Canine retraction on both sides was started after 14 days from the surgical procedure using elastic power chain extended between the maxillary canine hook and the maxillary first molar hook. The right and left canines were retracted distally using the same force magnitude of 150 g on average and changed by a new one every two weeks till complete closure of the extraction space in either of the two sides.
Measurements of the rate of extraction space closure (canine retraction) was done clinically from the distal end of the canine bracket to the mesial end of the 2nd premolar bracket by using digital dental vernier every two weeks till the closure of the extraction space.
Study model analysis before and after canine retraction by two methods: (a) direct method, done by using digital calliper directly onto the study casts from the cusp tip of the canine to the cusp tip of the second premolar, and (b) cast photocopy.
A digital periapical radiograph was used before and after canine retraction to evaluate the condition of the investing tissue distally and mesially to the retracted canine, pocket depth, and root resorption of the canines.
The bone density was measured using the Digora software. For pocket depth measurements, the longitudinal axis of the canine was marked, then two perpendiculars from the deepest point in the pocket and the cementoenamel junction were drawn to the longitudinal axis, then the distance between the two points on the longitudinal axis was measured
The periapical films of the canines right before the first premolar extractions and at the end of the canine distractions were both projected on a screen and magnified by 10.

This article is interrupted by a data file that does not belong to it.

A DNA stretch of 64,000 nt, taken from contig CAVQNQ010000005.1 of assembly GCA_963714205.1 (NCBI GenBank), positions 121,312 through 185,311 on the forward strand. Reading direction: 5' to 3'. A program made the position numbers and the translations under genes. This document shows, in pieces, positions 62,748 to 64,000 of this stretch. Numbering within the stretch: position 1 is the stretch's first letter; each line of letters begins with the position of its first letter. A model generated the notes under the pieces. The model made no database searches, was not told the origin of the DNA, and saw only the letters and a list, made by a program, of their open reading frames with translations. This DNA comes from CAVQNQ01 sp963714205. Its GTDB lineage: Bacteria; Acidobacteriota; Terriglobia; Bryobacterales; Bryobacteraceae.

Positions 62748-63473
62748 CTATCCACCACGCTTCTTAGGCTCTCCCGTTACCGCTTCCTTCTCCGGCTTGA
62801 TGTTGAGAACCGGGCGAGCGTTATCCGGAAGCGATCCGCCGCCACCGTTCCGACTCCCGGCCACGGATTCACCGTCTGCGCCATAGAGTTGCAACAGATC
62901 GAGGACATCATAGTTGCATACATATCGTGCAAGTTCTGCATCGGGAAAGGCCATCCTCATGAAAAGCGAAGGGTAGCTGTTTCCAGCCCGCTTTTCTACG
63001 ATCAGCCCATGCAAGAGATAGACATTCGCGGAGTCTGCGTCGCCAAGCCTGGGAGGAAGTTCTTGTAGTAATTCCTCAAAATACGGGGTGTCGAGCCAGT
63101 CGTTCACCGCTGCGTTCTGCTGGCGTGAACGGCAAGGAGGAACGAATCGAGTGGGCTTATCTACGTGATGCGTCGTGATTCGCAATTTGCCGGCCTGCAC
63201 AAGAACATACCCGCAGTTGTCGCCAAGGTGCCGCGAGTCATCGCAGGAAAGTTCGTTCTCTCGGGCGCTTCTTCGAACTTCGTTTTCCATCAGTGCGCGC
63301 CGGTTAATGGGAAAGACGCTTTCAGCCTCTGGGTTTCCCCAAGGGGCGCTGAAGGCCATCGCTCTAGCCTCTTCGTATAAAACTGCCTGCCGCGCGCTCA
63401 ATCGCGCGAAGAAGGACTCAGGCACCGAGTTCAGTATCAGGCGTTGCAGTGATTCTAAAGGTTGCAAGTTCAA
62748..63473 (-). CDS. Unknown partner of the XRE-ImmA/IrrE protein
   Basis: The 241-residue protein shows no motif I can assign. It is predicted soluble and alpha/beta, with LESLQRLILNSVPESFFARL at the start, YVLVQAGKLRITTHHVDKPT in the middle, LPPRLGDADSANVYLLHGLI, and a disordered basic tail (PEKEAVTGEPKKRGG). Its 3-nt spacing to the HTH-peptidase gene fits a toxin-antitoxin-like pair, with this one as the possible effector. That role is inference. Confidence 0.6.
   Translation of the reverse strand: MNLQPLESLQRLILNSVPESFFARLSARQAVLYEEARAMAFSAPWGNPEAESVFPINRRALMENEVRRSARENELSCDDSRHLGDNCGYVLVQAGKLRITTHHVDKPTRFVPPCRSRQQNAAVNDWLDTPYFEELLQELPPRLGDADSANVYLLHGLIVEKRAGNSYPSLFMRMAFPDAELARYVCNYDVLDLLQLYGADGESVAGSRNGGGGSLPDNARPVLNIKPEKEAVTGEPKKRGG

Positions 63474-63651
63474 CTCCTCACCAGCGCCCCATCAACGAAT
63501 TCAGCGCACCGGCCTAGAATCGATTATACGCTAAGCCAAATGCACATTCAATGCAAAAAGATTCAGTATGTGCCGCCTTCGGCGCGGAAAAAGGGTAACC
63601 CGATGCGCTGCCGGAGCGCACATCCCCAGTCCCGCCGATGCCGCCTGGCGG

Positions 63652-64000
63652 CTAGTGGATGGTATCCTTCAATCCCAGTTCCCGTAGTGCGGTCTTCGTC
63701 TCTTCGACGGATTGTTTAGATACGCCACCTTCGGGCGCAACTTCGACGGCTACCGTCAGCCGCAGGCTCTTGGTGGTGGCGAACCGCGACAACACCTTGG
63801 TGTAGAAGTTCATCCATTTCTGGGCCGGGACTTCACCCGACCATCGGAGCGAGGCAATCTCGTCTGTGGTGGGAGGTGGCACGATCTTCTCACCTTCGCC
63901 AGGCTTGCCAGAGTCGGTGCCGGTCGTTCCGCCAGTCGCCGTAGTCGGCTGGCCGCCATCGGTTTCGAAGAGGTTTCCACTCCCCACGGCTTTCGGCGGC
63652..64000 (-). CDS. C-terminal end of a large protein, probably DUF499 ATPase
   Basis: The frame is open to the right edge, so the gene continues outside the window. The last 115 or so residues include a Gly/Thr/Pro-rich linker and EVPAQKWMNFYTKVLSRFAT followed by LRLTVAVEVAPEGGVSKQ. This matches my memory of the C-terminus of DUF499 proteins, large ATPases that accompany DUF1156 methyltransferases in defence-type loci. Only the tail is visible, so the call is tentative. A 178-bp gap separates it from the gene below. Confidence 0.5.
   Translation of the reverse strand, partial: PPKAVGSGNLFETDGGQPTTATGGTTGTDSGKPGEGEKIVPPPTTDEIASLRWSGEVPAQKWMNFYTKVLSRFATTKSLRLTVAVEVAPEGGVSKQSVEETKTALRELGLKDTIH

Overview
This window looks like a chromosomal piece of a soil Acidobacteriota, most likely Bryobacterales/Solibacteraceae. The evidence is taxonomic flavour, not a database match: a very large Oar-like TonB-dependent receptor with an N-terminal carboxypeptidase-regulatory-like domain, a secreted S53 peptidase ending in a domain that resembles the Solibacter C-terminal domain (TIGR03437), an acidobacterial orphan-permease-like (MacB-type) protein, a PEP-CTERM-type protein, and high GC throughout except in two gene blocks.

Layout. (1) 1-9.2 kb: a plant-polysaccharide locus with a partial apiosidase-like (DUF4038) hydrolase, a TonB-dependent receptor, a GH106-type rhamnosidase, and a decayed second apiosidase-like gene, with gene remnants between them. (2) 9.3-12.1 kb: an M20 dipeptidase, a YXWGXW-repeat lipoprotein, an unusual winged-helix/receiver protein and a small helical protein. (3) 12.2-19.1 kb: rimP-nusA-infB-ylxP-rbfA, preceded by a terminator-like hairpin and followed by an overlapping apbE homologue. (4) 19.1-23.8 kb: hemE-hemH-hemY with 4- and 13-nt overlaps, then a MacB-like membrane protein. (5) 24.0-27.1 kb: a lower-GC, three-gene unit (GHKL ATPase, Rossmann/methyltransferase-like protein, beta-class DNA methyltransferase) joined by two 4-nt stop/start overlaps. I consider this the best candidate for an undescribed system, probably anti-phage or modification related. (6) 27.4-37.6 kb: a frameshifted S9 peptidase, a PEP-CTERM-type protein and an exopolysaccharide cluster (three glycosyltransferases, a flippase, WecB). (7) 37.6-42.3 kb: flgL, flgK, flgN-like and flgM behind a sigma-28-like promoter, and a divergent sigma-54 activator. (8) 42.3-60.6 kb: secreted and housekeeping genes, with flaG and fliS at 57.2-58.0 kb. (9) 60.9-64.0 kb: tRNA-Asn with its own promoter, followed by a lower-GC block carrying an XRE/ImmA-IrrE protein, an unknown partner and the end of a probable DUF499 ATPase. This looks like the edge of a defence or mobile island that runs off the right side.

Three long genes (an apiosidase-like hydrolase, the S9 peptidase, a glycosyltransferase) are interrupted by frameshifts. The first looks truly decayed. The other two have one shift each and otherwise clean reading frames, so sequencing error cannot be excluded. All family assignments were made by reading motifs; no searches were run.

The apical root resorption was assessed by the following scores [24
0 = No apical root resorption
1 = Slight blunting of the canine root apex
2 = Moderate resorption of the root apex beyond blunting and up to one-fourth of the root length.
3 = Excessive resorption of the root apex beyond one-fourth of the root length
The lateral root resorption on the distal side of the canine root was assessed according to the following scores [24
0 = Smooth lateral root surface and periodontal ligament
1 = Slightly irregular lateral root surface; not beyond one-third of the dentine width between the distal side periodontal ligament and pulp chamber
2 = Moderate irregular lateral root surface beyond one third and up to two-thirds of the dentine width between the distal side periodontal ligament and pulp chamber
3 = Excessive irregularity of the lateral root surface beyond two-thirds of the dentine width between the distal periodontal ligament and pulp chamber.
After the research design was completed, the patients continued their treatment according to their proposed treatment plan.
4.8. Statistical Analysis
The data were entered in Microsoft Office, Excel worksheets and analyzed using software IBM SPSS v. 20.0 (IBM Statistics, SPSS, Chicago, USA). The normality of the data was assessed using the Shapiro Wilk test while Levene’s test for equality of error variances was used to analyze the homogeneity of error variances. Descriptive statistics were calculated. Paired-sample t-tests were employed to evaluate inter-group differences. Statistical significance was determined at α = 0.05.